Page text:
The atmosphere in town around lunchtime ahead of the Poland-Russia game was good-natured though tense; the number of Russian fans on Al. Jerozolimskie was greater than I had expected to see (right). Word on the street was that things could turn nasty. A Russian victory on the pitch could spark off some particularly brutal scenes played out in front of the world's media.

Violent scuffles did break out ahead of the game; the police used rubber bullets, tear gas and water cannon. 140 people were arrested; there were 11 injuries. Poland was soon one-nil down; a Poland defeat would surely trigger mass outbreaks of violence. At ten, I received an SMS that Poland had managed to equalise. Time, then to go to sleep hoping that a 1:1 draw would be the final outcome - which thankfully, it was; the ideal score from the point of view of stemming trouble between fans. And then, God-given came the rain to dampen the aggression.

I hope that's it - the worst is over. To escape elimination from the championships, Poland needs to beat the Czech Republic on Saturday in Wrocław. A draw will not suffice. There will no doubt be strong Czech support (Wrocław's nearer to Prague than to Warsaw). Russia has already got through to the quarter finals whatever the outcome of its final group match (with Greece in Warsaw on Saturday). There may be some trouble but certainly not on the scale seen last night. In the meanwhile, five-star hotel rooms are going for 5,000 złotys a night.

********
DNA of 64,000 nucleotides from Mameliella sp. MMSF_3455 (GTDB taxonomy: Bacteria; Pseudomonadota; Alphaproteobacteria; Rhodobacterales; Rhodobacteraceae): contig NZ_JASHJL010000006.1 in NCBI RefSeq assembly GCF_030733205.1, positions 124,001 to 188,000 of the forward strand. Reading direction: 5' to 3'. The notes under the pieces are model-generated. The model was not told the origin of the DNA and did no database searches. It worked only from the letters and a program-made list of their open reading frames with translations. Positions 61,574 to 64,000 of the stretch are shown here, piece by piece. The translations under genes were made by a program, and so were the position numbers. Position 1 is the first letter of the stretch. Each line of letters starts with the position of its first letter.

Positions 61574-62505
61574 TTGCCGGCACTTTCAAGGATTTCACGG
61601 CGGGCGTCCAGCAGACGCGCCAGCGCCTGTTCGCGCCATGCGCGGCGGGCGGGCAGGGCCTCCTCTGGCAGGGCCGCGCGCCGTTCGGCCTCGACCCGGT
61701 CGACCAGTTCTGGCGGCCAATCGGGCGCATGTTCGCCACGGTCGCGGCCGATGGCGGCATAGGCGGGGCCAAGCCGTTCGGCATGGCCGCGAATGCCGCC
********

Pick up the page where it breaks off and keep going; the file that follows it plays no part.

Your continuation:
*If Poland gets through to face Germany in Gdańsk on Friday 22 June, I may have to eat my words...

This time last year:
Thirty-one and sixty-three - a short story

This time three years ago:
Warsaw rail circumnavigation

This time four years ago:
Classic Polish vehicles

This time five years ago:
South Warsaw sunsets

Monday, 11 June 2012

Football, sophistication and primitivism

So far, so good. No mass outbreaks of mass violence to pique the prurient interest of the British media (the strongest report thus far has been this one in the Daily Telegraph; note the lack of detail and reliance on hearsay).

But tomorrow all this may change; Poland plays Russia at home, in Warsaw - the enmity between Scotland and England ('the Auld Enemy') is as nothing to this.

Amid the flotillas of Polish cars sporting Polish flags, I saw today the first vehicles from Russia. All of them black, all of them with darkened windows, all of them with a showroom price of at least €60,000. We are talking Lexus, Range Rover, BMW 7-series. Friends of Putin or honest entrepreneurs who have worked hard to achieve? A bit of both, most probably.